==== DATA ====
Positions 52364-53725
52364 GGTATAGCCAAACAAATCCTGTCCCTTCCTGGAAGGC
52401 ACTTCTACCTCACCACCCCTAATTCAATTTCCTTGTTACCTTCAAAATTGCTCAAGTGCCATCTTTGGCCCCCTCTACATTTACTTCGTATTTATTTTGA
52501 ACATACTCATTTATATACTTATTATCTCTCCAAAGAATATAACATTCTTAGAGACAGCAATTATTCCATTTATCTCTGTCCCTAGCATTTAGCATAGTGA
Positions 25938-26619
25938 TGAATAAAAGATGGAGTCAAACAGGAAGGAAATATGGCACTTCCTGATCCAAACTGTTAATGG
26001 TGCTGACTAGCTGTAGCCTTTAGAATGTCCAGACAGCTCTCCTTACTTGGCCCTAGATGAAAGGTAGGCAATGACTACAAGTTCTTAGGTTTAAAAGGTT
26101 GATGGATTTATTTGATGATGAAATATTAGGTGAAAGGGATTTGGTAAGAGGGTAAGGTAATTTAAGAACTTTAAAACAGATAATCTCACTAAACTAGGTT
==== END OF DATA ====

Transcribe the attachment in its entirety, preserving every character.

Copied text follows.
Positions 52364-53725
52364 GGTATAGCCAAACAAATCCTGTCCCTTCCTGGAAGGC
52401 ACTTCTACCTCACCACCCCTAATTCAATTTCCTTGTTACCTTCAAAATTGCTCAAGTGCCATCTTTGGCCCCCTCTACATTTACTTCGTATTTATTTTGA
52501 ACATACTCATTTATATACTTATTATCTCTCCAAAGAATATAACATTCTTAGAGACAGCAATTATTCCATTTATCTCTGTCCCTAGCATTTAGCATAGTGA
Positions 25938-26619
25938 TGAATAAAAGATGGAGTCAAACAGGAAGGAAATATGGCACTTCCTGATCCAAACTGTTAATGG
26001 TGCTGACTAGCTGTAGCCTTTAGAATGTCCAGACAGCTCTCCTTACTTGGCCCTAGATGAAAGGTAGGCAATGACTACAAGTTCTTAGGTTTAAAAGGTT
26101 GATGGATTTATTTGATGATGAAATATTAGGTGAAAGGGATTTGGTAAGAGGGTAAGGTAATTTAAGAACTTTAAAACAGATAATCTCACTAAACTAGGTT